The Pull of the Stars is called that because influenza comes from influence - Renaissance Italians thought the illness was caused by the influence of the stars.

But in researching and writing this novel, and even more as I've watched how Covid-19 has played out under different political regimes across the world, I've become more and more aware that health is political: a human right snatched away from so many, whether at the point when they're born (the most dangerous single day in a life) or later, but still too early.

Boris Johnson's notoriously vague 'Stay Alert' reminds me of the 1918 public information posters headed 'Save Yourself From Influenza': victim-blaming, across the centuries. And when I hear blustering leaders blaming the poor - especially Black communities - for what they imply are self-inflicted pre-existing conditions that leave them vulnerable to coronavirus, I think of those who died in 1918 partly because they were too tired, ill-fed or weakened by previous sickness to ward this one off. Because (like migrant farm workers today, say) they were in no position to follow useless government advice along the lines of, 'On feeling the first symptom of influenza, take to your bed and rest for a fortnight'.

This may all sound grim, but as usual I found it cathartic and even cheering to set a story in dark times, and even find some light at the end of it.

I'm glad to be publishing a novel that shines a spotlight on the astonishing courage and stamina of frontline healthcare workers (so many of them women).

I'm deeply grateful that our state of scientific knowledge is so much better than in 1918, when all doctors could offer bad flu cases was aspirin or whiskey.

This too shall pass, says the medieval Persian proverb. Or as Kathleen Lynn in my novel puts it, "the human race settles on terms with every plague in the end".

Emma Donoghue is the author of novels including Room, The Wonder and Akin. The Pull of the Stars is published on July 21 by Picador Books

A Writer's llfe: Packed with generous sympathy

Emma Donoghue was born in Dublin in 1969, the youngest of eight children. Her father was the literary critic, Denis Donoghue. She went to UCD and studied English and French, then moved to England and did a PhD at Cambridge. She has written screenplays, short stories, children's books and non-fiction as well as novels, and counts herself lucky enough to never have had an "honest job" since being sacked after a single summer month as a chambermaid.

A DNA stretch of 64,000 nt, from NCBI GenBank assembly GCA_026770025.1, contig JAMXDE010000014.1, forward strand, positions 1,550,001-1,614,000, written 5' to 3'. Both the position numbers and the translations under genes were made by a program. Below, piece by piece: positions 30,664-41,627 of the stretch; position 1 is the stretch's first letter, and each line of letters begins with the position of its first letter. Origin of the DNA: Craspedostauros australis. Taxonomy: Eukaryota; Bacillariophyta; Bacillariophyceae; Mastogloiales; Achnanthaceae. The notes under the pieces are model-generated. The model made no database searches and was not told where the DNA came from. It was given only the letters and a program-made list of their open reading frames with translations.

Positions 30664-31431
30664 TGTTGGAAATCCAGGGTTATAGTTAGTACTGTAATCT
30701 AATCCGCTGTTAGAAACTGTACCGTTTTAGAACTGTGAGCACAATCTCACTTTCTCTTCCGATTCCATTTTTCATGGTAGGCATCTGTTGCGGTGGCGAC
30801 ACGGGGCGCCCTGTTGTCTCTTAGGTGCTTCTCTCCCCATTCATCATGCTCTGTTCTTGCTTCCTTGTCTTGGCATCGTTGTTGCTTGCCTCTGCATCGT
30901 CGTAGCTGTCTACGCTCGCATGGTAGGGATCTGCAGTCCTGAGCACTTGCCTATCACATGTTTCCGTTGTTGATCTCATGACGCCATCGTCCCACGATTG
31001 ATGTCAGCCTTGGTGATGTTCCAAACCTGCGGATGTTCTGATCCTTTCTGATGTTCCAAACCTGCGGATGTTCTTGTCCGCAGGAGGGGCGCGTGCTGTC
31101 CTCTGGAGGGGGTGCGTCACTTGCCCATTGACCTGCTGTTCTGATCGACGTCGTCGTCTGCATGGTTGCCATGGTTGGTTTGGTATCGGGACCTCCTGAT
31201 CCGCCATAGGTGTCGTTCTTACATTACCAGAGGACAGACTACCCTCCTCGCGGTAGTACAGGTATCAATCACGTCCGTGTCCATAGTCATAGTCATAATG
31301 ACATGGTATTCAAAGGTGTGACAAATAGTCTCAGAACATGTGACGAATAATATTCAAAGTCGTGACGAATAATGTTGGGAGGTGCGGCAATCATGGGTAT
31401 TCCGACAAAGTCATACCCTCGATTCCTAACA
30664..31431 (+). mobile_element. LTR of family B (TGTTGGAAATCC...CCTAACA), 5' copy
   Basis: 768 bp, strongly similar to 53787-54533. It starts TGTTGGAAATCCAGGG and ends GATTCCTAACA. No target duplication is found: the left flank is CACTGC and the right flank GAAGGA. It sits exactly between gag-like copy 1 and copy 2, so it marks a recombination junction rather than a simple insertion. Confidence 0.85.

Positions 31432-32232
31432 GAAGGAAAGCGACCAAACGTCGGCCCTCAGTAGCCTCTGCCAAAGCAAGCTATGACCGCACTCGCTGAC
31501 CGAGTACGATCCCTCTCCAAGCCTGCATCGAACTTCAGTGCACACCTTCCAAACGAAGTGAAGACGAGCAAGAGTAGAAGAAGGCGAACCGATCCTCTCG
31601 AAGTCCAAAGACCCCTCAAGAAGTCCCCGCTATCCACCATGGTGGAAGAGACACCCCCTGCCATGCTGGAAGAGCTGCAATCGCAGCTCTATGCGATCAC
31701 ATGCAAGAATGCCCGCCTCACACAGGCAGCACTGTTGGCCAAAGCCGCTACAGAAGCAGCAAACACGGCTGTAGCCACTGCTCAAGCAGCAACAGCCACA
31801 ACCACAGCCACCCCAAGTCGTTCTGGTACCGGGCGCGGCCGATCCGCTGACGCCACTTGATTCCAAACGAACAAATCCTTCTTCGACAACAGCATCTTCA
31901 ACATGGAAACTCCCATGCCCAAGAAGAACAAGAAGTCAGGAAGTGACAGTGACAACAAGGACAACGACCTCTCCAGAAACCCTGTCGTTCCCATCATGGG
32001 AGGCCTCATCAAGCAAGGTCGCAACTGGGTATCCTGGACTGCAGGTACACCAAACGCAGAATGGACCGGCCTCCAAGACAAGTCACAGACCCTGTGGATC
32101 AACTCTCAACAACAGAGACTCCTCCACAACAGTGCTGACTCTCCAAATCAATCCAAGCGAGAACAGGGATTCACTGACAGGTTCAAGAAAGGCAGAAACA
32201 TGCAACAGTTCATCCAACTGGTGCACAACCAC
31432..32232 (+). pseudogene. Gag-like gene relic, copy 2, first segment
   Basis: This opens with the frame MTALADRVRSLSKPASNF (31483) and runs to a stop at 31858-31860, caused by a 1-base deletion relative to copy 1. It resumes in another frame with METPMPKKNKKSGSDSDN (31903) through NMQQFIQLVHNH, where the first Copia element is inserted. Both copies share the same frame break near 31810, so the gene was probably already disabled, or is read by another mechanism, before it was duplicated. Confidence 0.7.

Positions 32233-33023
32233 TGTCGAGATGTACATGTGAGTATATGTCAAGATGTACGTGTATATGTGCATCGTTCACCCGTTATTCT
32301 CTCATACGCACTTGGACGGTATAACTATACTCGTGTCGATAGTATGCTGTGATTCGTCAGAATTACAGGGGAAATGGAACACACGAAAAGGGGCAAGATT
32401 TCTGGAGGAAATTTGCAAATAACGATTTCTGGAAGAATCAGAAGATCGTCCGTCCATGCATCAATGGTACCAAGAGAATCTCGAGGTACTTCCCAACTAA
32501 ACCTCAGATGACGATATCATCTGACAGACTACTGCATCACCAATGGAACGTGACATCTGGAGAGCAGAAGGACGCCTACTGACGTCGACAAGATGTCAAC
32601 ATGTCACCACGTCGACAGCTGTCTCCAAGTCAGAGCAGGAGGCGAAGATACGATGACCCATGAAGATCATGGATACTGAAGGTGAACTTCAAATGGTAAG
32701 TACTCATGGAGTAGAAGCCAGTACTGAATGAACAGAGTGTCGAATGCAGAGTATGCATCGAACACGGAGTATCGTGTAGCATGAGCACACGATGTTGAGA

In 2004, Publishers Weekly described her as "distinguished by her generous sympathy for her characters, sinuous prose and an imaginative range that may soon rival that of AS Byatt or Margaret Atwood".

In 2010 she published Room, an international bestseller that was shortlisted for the Man Booker and Orange Prize, and won the Hughes & Hughes Irish Novel of the Year, along with many other awards.

Room was very soon made into a film directed by Lenny Abrahamson, for which Emma wrote the screenplay. It won the Canadian Screen Award for Best Film, the Irish Film and Television Academy Award for Best Film, among many other awards. Emma now lives in London, Ontario, with Chris Roulston and their children, Finn and Una.

In 2011, she wrote a wise and funny piece on parenting: "If you're out in public with your kids, it can feel as though the CCTV cameras are always trained your way. Every parent I know jokes about the nightmarish possibility of being reported to Child Protection Services. You can bring down the wrath of a stranger simply by failing to keep a broad-brimmed sunhat on your child or letting her race around with a lollipop in her mouth.

"You might think that, having defied convention when it came to conception (anonymous donor, two mothers, as I tell anyone at the playground rash enough to ask 'is their dad tall?'), I'd be relaxed about what people thought of my parenting at the micro level. But no, I still get that Bad Mum Blush when our daughter bloodies her knee and I - not having a plaster - have to improvise with an old tissue."

Emily Hourican